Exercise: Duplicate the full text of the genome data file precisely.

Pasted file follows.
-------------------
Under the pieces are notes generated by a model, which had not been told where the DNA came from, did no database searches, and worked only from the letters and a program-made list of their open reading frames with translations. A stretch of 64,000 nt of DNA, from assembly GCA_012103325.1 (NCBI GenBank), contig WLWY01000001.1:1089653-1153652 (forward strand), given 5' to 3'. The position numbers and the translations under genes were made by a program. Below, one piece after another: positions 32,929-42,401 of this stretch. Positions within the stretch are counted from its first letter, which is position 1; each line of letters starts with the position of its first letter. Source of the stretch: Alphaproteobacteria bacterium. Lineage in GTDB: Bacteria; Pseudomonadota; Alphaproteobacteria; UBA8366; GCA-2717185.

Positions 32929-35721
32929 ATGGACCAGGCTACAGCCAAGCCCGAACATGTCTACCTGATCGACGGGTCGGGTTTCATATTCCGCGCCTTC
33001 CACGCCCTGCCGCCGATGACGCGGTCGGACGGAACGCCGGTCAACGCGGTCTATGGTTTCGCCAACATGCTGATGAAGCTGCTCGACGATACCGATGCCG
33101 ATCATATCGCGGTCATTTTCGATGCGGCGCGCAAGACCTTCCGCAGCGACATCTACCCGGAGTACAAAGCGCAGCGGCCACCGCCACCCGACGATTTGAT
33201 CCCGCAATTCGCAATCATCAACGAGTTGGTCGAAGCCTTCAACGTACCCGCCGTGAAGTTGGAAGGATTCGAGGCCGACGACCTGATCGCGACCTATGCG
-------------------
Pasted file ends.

Under the pieces are notes generated by a model, which had not been told where the DNA came from, did no database searches, and worked only from the letters and a program-made list of their open reading frames with translations. A stretch of 64,000 nt of DNA, from assembly GCA_012103325.1 (NCBI GenBank), contig WLWY01000001.1:1089653-1153652 (forward strand), given 5' to 3'. The position numbers and the translations under genes were made by a program. Below, one piece after another: positions 32,929-42,401 of this stretch. Positions within the stretch are counted from its first letter, which is position 1; each line of letters starts with the position of its first letter. Source of the stretch: Alphaproteobacteria bacterium. Lineage in GTDB: Bacteria; Pseudomonadota; Alphaproteobacteria; UBA8366; GCA-2717185.

Positions 32929-35721
32929 ATGGACCAGGCTACAGCCAAGCCCGAACATGTCTACCTGATCGACGGGTCGGGTTTCATATTCCGCGCCTTC
33001 CACGCCCTGCCGCCGATGACGCGGTCGGACGGAACGCCGGTCAACGCGGTCTATGGTTTCGCCAACATGCTGATGAAGCTGCTCGACGATACCGATGCCG
33101 ATCATATCGCGGTCATTTTCGATGCGGCGCGCAAGACCTTCCGCAGCGACATCTACCCGGAGTACAAAGCGCAGCGGCCACCGCCACCCGACGATTTGAT
33201 CCCGCAATTCGCAATCATCAACGAGTTGGTCGAAGCCTTCAACGTACCCGCCGTGAAGTTGGAAGGATTCGAGGCCGACGACCTGATCGCGACCTATGCG